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Arts and Humanities
Linguistics Final Exam
Terms in this set (68)
the study of language use & relationship between context and meaning
ability to produce and understand well-formed, meaningful sentences
define linguistic competence
ability to use sentences appropriately in various communicative interactions
define communicative competence
intended function, linguistic form, effect on listener
what are the three components of speech act?
requesting information, give orders, make threats, give advice
examples of speech acts
performing their function in a literal way
what is a direct speech act?
not performing their function in a literal way
what is an indirect speech act?
take out the garbage
example of direct speech act
you know, the garbage hasn't been taken out in awhile
example of indirect speech act
extended stretches of utterances with meaning
utterances that are situationally appropriate
speaker intends for the listener to think something in particular
opening, topic maintenance, turn taking, closing
what are the components of a conversation
quality, quantity, relation, manner
what are Grice's Maxims?
maxim of quality
don't talk for too long or too little
maxim of quantity
maxim of relation
maxim of manner
when everyone knows a maxim is being broken
what is a flouting?
study of the psychological and neurobiological factors that enable humans to acquire, use, and understand language
the influence of the pronunciation of one phoneme on that of another phoneme
conceptualization, formulation, articulation, self monitoring
what are the four stages of Levelt's Model of Language Production?
grammatical coding, argument features
phonological encoding, number of syllables, stress
priming, tip of the tongue, speech errors
components of speech production
occurs when exposure to a stimulus influences a response to a later stimulus
a word in your mental lexicon but you cannot produce it
tip of the tongue
misperceptions of running speech or lyrics that affect meaning transfer
what are mondegreens?
the inability to hear differences between members of a category
what is categorical perception?
replacing one phoneme in an utterance with noise, knowing the vowel or consonant even when it is not spoken
what is phoneme restoration?
using visual cues to perceive language
what is the McGurk effect?
grammatical sentences that cause problems with processing
what are Garden Path sentences?
using your knowledge of words and the world for interpretation
what is top down processing?
interpretation from the acoustic signal and sensory data
what is bottom up processing?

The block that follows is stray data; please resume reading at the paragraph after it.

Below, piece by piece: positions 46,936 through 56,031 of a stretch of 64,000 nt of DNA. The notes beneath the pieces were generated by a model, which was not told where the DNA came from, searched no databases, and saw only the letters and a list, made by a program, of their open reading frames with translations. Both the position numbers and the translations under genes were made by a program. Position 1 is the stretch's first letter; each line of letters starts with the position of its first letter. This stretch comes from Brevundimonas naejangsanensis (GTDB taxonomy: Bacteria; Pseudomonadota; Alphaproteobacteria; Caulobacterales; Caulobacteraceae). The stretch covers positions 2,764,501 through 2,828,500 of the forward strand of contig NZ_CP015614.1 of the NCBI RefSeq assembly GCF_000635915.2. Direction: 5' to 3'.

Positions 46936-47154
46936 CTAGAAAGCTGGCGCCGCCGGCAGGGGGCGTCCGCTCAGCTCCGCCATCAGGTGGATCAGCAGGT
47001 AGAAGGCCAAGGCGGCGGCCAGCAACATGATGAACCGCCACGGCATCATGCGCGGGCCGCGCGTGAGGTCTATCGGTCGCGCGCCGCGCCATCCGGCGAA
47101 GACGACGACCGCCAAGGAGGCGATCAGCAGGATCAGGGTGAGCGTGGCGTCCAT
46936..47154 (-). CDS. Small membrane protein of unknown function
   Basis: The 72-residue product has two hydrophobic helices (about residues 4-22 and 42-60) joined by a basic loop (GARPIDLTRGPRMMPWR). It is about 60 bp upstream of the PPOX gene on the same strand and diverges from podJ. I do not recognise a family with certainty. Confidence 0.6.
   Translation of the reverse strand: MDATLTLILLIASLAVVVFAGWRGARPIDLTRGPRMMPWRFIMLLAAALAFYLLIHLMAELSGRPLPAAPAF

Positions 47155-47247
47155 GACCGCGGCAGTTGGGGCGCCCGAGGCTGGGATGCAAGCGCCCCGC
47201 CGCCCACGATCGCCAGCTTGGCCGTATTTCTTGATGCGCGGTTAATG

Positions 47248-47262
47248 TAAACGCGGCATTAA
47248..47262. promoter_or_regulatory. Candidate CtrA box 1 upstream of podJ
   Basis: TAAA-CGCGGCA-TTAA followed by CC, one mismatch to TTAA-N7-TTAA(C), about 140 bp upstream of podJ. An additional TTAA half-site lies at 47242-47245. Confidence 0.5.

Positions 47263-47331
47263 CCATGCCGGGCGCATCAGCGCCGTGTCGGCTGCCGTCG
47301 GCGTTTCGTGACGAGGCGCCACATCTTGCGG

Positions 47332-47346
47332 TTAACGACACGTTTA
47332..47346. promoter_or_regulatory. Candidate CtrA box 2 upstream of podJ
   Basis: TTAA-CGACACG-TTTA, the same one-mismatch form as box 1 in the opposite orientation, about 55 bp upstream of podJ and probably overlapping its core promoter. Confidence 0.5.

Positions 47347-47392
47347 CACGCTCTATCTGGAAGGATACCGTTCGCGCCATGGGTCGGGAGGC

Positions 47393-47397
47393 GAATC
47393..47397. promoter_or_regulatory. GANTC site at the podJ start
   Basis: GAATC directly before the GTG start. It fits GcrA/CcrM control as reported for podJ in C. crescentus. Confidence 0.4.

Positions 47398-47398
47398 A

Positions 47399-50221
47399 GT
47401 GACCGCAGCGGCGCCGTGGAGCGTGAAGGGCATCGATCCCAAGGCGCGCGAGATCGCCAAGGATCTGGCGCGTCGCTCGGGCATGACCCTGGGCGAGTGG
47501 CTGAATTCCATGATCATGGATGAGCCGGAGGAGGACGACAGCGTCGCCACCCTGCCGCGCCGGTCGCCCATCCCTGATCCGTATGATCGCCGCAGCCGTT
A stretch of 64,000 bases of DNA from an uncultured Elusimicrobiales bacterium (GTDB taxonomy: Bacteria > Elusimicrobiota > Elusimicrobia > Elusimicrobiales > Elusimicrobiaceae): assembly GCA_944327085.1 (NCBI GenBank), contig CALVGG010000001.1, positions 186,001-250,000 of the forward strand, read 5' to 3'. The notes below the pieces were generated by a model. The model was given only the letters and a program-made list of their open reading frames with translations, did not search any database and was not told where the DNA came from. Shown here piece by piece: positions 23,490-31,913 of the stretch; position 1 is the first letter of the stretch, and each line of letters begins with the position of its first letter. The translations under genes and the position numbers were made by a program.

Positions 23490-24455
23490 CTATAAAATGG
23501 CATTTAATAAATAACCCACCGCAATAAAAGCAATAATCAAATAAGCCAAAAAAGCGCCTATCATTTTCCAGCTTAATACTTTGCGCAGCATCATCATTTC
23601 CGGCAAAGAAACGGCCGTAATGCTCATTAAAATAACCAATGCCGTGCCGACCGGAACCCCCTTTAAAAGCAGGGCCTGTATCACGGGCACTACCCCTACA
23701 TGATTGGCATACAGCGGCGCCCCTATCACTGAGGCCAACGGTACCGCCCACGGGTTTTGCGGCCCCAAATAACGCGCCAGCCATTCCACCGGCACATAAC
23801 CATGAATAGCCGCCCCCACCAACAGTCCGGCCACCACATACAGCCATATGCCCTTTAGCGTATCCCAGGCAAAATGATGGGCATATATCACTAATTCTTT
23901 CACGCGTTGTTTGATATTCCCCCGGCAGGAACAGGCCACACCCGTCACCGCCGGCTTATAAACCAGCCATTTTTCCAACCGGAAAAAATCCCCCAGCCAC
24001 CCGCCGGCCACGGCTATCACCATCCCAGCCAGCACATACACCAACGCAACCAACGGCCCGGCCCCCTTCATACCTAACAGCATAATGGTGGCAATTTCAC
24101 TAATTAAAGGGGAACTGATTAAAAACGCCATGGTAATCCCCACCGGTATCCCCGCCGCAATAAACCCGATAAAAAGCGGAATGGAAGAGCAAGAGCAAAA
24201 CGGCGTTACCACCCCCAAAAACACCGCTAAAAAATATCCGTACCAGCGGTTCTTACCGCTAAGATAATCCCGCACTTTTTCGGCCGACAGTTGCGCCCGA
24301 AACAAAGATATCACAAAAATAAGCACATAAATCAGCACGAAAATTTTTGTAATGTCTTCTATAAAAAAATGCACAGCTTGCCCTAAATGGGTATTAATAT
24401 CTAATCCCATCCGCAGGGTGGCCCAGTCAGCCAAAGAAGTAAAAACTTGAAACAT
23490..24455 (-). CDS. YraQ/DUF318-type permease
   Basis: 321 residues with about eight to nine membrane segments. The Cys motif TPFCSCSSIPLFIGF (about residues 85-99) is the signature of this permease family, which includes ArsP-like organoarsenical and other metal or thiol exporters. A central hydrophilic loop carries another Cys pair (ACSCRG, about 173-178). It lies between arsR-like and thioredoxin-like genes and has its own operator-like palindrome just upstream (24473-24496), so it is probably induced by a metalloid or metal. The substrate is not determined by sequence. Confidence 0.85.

idea that language is a human behavior that can be shaped by reinforcement
what is the behaviorism theory?
language is innate, a product of biology
what is the nativist theory?
language is a social behavior, communication interaction is crucial
what is the social interactionist theory?
must have some biological disposition for language
children acquire language with interaction
the way parents talk to children to introduce a language, using simple words and phrases
what is child directed speech?
what children typically use before words
shared focus of two individuals on an object
what is joint attention?
begins 6-9 months, repeated sets of syllables
what is babbling?
around 12 months, reflect people, objects, actions
combining two words
occurs around age 2; when the child transitions to multi-word utterances that represent various intentions
occurs 18-24 months old, once vocabulary reaches about 50 words, it suddenly begins to build rapidly (mostly nouns)
whole object principle
when a child learns a new word, they are likely to interpret the word to refer to a whole object rather than one of its parts
children can learn the meaning of verbs based on the syntactic environments of the verbs
what is syntactic bootstrapping?
demonstrates that children apply the correct plural to nouns they have never heard before
what is the Wug test?
children use 2 or more words in sentences and words not critical to the meaning are omitted
what is telegraphic speech?
children using a word excessively after learning it
what is overextension?
when a child thinks all 4 legged animals are dogs
not being able to generalize, using one word for one thing
what is under extension?
when a child thinks of their family dog as the only dog ever
study of how the brain functions to produce language
what is neurolinguistics?
Some body functions and cognitive functions are
processed and controlled in only one of the hemispheres
inferior frontal lobe
what is Broca's area?
posterior temporal parietal area
what is Wernicke's area?
connects left and right hemispheres
any language disorder that results from brain damage caused by disease or trauma
many patients produce little speech, considered non fluent, severe word finding problems
patients have difficulty understanding speech, can't repeat back, speak rapidly making no sense
patients are unable to repeat back what they hear, good language comprehension, oral reading is poor
jokes, sarcasm, memory
right hemisphere is responsible for
test in which one hemisphere is anesthetized to test for capacity/speed of processing of other
a procedure in which the two brain hemispheres are isolated by cutting the corpus callosum
what is split brain
implements your plan, manipulating the larynx and related structures to say the word
function of motor cortex
impulsivity, short attention span, difficulty regulating emotions
what might a right brain stroke result in?
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